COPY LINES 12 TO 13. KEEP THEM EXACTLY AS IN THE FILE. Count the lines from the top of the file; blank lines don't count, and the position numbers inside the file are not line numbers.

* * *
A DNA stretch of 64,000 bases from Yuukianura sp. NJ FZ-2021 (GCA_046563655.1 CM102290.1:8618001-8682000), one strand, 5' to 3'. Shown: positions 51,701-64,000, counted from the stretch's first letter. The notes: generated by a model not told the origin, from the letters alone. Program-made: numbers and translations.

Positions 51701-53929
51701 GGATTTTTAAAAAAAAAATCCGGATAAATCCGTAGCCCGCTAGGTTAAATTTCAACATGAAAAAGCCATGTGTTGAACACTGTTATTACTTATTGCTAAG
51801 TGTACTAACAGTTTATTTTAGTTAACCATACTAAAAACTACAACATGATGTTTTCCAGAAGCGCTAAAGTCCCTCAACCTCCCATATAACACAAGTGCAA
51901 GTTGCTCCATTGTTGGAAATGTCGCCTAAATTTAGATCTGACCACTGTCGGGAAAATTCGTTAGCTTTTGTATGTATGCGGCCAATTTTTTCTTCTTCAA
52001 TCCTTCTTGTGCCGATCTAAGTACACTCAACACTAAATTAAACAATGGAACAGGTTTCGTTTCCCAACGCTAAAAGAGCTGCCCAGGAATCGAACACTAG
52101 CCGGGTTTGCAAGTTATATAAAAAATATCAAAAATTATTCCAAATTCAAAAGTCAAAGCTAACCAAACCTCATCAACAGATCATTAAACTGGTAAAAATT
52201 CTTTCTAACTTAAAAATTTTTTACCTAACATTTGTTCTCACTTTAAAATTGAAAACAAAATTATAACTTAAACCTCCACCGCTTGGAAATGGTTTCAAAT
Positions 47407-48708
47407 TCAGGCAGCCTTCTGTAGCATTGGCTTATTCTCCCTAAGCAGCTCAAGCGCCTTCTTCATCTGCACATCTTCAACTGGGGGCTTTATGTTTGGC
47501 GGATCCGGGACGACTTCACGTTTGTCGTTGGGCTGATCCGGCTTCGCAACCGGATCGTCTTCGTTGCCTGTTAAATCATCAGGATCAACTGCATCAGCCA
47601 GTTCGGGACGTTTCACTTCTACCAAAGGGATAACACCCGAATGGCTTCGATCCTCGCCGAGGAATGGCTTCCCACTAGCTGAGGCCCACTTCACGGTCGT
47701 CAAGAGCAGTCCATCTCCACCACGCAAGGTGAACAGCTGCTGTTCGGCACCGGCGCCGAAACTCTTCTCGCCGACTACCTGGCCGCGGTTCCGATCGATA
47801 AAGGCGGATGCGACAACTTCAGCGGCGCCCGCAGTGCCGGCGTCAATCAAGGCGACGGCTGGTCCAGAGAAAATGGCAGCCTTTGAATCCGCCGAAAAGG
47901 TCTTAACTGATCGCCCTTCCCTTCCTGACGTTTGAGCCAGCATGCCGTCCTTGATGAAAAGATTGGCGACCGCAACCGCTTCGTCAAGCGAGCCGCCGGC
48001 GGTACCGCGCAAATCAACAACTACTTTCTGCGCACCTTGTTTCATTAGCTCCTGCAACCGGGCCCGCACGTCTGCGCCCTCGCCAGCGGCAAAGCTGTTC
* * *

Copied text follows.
47601 GTTCGGGACGTTTCACTTCTACCAAAGGGATAACACCCGAATGGCTTCGATCCTCGCCGAGGAATGGCTTCCCACTAGCTGAGGCCCACTTCACGGTCGT
47701 CAAGAGCAGTCCATCTCCACCACGCAAGGTGAACAGCTGCTGTTCGGCACCGGCGCCGAAACTCTTCTCGCCGACTACCTGGCCGCGGTTCCGATCGATA